• Fought to roll back recycling programs that are strongly opposed by former clients of Aho and a still-active lobbyist, Ann Robinson, the governor’s regulatory reform adviser.
• Oversaw a purge of information from the DEP’s website and a clampdown on its personnel, restricting their ability to communicate relevant information to lawmakers, the public, policy staff and one another.
THIS WEEK IN THE PRESS HERALD
MONDAY: Led by a former chemical industry lobbyist, the Maine DEP has stalled efforts to regulate substances that are potentially harmful to children and to the development of unborn fetuses.
TUESDAY: So-called “product stewardship” regulations – even recycling efforts with industry and bipartisan support – find staunch resistance at the Maine DEP, where a former corporate lobbyist has taken the helm.
"But you get into toxics or to land and it's totally different," he says. "That's where the significant changes have taken place."
Aho denied accusations that the staff changes were part of an organized effort to compel the departure or reassignment of particular individuals. "I think our department is doing great work, and I hope that doesn't get lost in the debate about if we are doing something differently," she said. "Yes, we're doing something differently, but to actually enhance the work that they're doing here and let them get out and be in touch with the environment perhaps more than in the other types and parts of their work."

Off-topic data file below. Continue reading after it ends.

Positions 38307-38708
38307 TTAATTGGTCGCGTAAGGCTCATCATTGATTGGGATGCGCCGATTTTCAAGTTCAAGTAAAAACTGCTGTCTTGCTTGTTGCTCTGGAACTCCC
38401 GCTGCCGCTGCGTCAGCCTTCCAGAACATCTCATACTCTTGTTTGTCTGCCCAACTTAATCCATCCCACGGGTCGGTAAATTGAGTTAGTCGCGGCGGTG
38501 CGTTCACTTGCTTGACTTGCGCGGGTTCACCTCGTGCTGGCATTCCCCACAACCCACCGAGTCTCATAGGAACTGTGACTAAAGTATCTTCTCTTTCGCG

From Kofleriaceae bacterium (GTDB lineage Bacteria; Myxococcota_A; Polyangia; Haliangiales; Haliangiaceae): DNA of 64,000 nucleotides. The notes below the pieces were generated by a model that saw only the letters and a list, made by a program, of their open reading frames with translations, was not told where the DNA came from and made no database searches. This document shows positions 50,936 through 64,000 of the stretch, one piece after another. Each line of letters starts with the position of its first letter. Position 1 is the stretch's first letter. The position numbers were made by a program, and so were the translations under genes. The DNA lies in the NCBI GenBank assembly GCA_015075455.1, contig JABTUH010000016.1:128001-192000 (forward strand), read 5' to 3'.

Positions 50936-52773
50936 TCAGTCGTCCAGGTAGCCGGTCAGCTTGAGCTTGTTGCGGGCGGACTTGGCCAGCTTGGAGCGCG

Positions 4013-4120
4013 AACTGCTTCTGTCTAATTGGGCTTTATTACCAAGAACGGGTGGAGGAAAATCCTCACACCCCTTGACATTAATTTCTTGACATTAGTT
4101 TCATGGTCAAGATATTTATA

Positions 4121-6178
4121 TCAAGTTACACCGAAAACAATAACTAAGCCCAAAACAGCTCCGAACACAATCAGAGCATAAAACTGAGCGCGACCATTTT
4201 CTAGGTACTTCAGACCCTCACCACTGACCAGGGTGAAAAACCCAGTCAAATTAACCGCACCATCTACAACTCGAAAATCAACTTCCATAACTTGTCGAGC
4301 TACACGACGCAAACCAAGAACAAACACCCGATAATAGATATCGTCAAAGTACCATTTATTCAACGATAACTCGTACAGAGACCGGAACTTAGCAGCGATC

• THE STRATEGY: SEE LAWS BLOCKED, UNIMPLEMENTED, UNENFORCED
With staff at targeted programs of the department on tight reins, Aho moved against laws she and Robinson had been unable to defeat at the State House. Some laws went unimplemented, while others went largely unenforced.